DONALD TRUMP (R), PRESIDENT-ELECT: Somebody said drain the swamp. I said, oh, that's so hokey, that is so terrible. I said, all right, I will try it.

So, like a month ago, I said drain the swamp. The place went crazy. I said, whoa. Watch this. Then I said it again. Then I started saying it like I meant it, right?

And then I said it -- I started loving it. And the place loved it. It's drain the swamp. It's true.

It was like all of a sudden, with President Obama, and Michelle, and Bill and Hillary, and they were going to...


AUDIENCE: Lock her up! Lock her up!

TRUMP: That plays great before the election. Now we don't care, right?


TAPPER: What do you make of that?

VANCE: Well, I think there's both a short-term reaction and a long- term reaction.

The short-term reaction is that a lot of the voters didn't Trump's most outrageous rhetoric to necessarily make its way into policy into actual governance. Of course, a lot of what Trump I think really connected to people on, one was that they felt ignored and they felt that Trump saw them, but also that Trump promised to bring back some measure of economic prosperity.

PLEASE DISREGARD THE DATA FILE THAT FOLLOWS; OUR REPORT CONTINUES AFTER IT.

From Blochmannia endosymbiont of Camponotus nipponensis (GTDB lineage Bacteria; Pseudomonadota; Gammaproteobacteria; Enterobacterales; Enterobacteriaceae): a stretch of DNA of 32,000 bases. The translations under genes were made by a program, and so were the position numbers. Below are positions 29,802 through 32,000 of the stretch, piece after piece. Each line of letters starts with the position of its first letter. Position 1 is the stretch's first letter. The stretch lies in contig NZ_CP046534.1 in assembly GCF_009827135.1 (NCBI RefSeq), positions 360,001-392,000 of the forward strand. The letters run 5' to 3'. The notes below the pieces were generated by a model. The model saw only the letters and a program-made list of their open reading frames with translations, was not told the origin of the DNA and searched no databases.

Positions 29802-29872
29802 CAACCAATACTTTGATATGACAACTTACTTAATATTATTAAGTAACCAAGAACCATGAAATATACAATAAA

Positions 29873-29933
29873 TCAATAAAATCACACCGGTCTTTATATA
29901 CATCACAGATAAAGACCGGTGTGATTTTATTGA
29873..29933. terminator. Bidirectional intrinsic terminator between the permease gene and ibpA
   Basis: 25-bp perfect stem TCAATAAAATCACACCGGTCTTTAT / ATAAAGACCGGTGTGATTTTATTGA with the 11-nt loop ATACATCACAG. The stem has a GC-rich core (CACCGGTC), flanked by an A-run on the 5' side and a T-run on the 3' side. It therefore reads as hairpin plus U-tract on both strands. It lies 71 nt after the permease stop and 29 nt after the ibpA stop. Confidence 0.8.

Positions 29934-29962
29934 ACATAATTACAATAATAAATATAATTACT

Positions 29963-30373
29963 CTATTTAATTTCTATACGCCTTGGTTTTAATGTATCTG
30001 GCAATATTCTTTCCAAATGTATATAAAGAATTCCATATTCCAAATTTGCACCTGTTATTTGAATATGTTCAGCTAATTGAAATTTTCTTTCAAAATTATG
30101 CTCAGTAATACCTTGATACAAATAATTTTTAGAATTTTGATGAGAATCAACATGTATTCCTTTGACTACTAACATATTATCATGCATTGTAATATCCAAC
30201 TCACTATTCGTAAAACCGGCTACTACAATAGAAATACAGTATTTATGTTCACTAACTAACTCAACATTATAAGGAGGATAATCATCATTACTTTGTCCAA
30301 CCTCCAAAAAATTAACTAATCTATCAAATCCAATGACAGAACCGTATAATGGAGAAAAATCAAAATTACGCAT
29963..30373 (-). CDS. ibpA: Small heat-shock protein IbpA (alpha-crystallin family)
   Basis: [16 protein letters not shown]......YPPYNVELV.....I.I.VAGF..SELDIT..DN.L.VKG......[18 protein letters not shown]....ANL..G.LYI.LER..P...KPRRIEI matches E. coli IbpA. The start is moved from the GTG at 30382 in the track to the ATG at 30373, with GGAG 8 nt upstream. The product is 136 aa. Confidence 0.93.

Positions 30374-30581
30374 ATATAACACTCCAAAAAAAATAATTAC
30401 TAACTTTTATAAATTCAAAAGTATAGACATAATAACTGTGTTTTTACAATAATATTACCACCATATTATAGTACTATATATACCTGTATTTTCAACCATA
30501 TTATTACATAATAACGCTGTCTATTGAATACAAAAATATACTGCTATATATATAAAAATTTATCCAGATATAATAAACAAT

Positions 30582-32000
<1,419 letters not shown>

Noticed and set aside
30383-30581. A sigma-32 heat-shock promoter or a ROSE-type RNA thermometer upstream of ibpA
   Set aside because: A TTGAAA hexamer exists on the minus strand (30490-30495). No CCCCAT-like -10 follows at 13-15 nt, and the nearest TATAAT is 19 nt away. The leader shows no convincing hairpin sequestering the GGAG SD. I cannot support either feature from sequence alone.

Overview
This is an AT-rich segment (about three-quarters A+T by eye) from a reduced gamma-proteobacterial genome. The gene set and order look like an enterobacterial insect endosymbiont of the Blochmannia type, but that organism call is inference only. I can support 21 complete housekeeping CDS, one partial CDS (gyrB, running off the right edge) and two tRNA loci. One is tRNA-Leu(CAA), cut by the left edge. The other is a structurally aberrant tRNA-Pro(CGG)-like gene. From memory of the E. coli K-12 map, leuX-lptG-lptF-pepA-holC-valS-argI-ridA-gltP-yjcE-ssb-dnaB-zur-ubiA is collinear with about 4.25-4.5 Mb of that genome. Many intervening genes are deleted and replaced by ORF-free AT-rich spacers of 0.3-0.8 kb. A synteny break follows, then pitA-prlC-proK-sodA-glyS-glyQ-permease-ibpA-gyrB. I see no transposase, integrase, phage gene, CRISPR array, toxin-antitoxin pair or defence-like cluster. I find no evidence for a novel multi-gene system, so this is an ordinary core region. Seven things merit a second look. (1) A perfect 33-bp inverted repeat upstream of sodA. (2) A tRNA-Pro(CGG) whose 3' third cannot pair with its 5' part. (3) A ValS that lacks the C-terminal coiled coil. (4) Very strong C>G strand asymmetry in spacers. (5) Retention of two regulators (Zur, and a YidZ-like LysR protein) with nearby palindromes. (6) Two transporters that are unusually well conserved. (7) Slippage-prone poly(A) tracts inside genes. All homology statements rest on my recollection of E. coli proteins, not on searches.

And that sort of leads into the long-term answer to that question, which is that I think lock her, I think talking about immigration in a certain way, I don't think he will face a lot of punishment for going back on some of those promises.

But if Trump fails over the medium term to really deliver long-term economic prospects for the folks who voted for him, then I think he will pay a price.

TAPPER: That's interesting, because obviously he demonized Goldman Sachs during the election on the campaign trail, in his last campaign ad. But he's putting a whole bunch of Goldman Sachs executives in his administration, in his White House.

Is there truly anything he could do that might cause his ardent supporters to stop believing him? Is it only really just whether or not he starts bringing jobs back to places like Middletown, Ohio?

VANCE: Yes. Well, it's not just jobs.

I think that it's the broad measure of how they see their lives going. This opioid epidemic, which is, of course, on everybody's minds right now. It's the jobs problem. It's a whole host of issue that exist in these communities that folks are really concerned about.

And my sense is definitely he's got a pretty long leash. It's really going to be this question of whether he deliver on the core promise of what he made his campaign about, which is, stated colloquially, we're going to make America great again, which I think to a lot of people just means we're going to make certain things in your life improve.